FINCEN Advisory on North Korea’s Use of the International Financial System

Written by Adil Raza and Chuck Pine on January 31, 2018

On Nov. 2, 2017, the Financial Crimes Enforcement Network (FinCEN) issued an advisory[1] to further alert financial institutions to North Korean schemes being used to evade U.S. and United Nations (UN) sanctions, launder funds, and finance the North Korean regime’s weapons of mass destruction (WMD) and ballistic missile programs.

The advisory was issued in conjunction with a final rule pursuant to Section 311 of the USA Patriot Act prohibiting financial institutions from opening or maintaining a correspondent account for, or on behalf of, Bank of Dandong. These actions follow the targeting, by the Department of Treasury’s Office of Foreign Assets Control (OFAC), of several representatives of North Korean financial institutions on Sept. 26, 2017[2]. The advisory provides a list of red flags that will assist financial institutions in identifying and reporting suspected illicit activity involving the North Korean government and its financial institutions.

FinCEN references the UN Security Council “Report of the Panel of Experts established pursuant to resolution 1874,” (February 2016) which found that North Korean state-owned enterprises typically orchestrate elaborate trade-based payment schemes involving the sale of prohibited natural resources[3], mainly to China-based companies which in turn sell these natural resources to the Asian market.

“The North Korean state-owned enterprises indirectly receive payment, from the China-based companies, through a complex layering scheme involving front companies, shell companies, shipping or trade businesses based in Asia (often registered in Hong Kong), and other companies based in various offshore jurisdictions (e.g., British Virgin Islands, Marshall Islands and the Seychelles).”

These front or shell companies are used to purchase and ship commodities, which may include goods that can be used to further the WMD and ballistic missiles programs, to North Korea.

Red Flags of Potential North Korean Illicit Financial Activity

FinCEN notes that many North Korean-related front companies, financial representatives and corporate service providers working on behalf of the North Korean government often share similar characteristics. Financial institutions should consider the below red flags in reviewing and assessing financial activity to ensure that their correspondent accounts are not being used to facilitate prohibited transactions and to assist in reporting potentially suspicious transactions to FinCEN.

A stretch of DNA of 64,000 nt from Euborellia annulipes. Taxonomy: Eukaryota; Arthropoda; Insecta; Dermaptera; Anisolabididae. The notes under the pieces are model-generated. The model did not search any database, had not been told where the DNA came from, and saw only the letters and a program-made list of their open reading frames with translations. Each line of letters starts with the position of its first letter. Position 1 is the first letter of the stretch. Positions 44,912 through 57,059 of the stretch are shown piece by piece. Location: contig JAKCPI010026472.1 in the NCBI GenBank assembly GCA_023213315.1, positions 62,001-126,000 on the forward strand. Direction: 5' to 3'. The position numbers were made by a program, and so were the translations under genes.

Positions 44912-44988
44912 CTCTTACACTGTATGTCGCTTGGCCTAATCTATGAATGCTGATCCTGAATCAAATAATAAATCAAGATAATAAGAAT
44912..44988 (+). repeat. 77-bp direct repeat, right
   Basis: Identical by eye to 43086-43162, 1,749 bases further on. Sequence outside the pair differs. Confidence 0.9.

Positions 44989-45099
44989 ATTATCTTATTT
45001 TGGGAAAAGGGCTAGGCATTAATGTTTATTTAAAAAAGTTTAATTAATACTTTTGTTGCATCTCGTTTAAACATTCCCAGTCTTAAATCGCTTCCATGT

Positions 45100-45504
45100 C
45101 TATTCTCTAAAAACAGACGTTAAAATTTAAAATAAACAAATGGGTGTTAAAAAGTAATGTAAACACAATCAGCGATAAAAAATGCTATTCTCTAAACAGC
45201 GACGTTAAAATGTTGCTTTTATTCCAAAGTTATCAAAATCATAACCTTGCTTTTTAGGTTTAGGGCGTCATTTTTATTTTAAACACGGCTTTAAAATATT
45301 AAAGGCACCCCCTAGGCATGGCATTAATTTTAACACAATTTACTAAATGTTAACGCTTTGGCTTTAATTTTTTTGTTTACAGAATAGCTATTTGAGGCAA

• North Korean-born representatives often use Chinese aliases or Chinese facilitators to establish and operate bank accounts and front or shell companies. They may also appear as signers for accounts maintained by the front or shell companies.
  • North Korean-born representatives appearing as corporate officers of multiple, seemingly unrelated, front or shell companies that also often transact with each other.
  • Use of multiple companies with the same owners or managers. These companies also frequently share addresses, telephone numbers and employees, and they may transact with similar business partners.
  • Front and shell company addresses frequently recycled and used for multiple business registrations, particularly addresses in the Jiadi Square area in the city of Dandong in the Liaoning province of China, where the North Korea Dandong Consulate is also located.
  • Front and shell companies registered in either the Liaoning province in China—specifically in the municipalities of Dalian, Dandong, Jinzhou and Shenyang—which border North Korea, or in Hong Kong, a major financial center with a variety of corporate service providers.
  • Substantial financial activity involving front or shell companies unrelated to stated areas of business or lacking a business purpose.
  • Lack of online presence despite significant financial activity.
  • Correspondent account transactions conducted by, or on behalf of, Liaoning-based banks, including, but not limited to, institutions located in the cities of Dalian, Dandong, Jinzhou and Shenyang.
  • Financial activity transacted through front and shell companies, often sharing the same address, occurring in cycles, whereby one company will pay a common beneficiary for a period of time and then cease payments, which will then be made through another company sharing the same address.
  • Front or shell companies using shipping and import/export businesses including textile, garment, fishery and seafood businesses as well as coal and other commodity trading businesses.

About BDO’s Risk and Regulatory Practice

BDO’s Risk and Regulatory Advisory practice provides wide ranging regulatory compliance services. In particular with financial institutions, our professionals have extensive experience with advising, developing and implementing compliance programs to ensure compliance with the Bank Secrecy Act (BSA), OFAC and other federal laws and requirements. With our well-versed knowledge and expertise with BSA, anti-money laundering (AML), and OFAC regulations and pulse with regulatory trends, our professionals are well-equipped to help you meet your BSA/AML and OFAC requirements, and your organization’s specific compliance needs.

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[1]     See https://www.fincen.gov/resources/statutes-and-regulations/311-special-measures

[2]     See https://www.treasury.gov/resource-center/sanctions/OFAC-Enforcement/Pages/20170926_33.aspx.

[3]     UNSCR 2371 prohibits imports of North Korean coal, iron and iron ore, lead and lead ore, and seafood. UNSCR 2375 prohibits imports of textiles, among other new measures.

 

Warren Averett is an independent member of the BDO Alliance USA. This article was borrowed with permission from BDO USA, LLP

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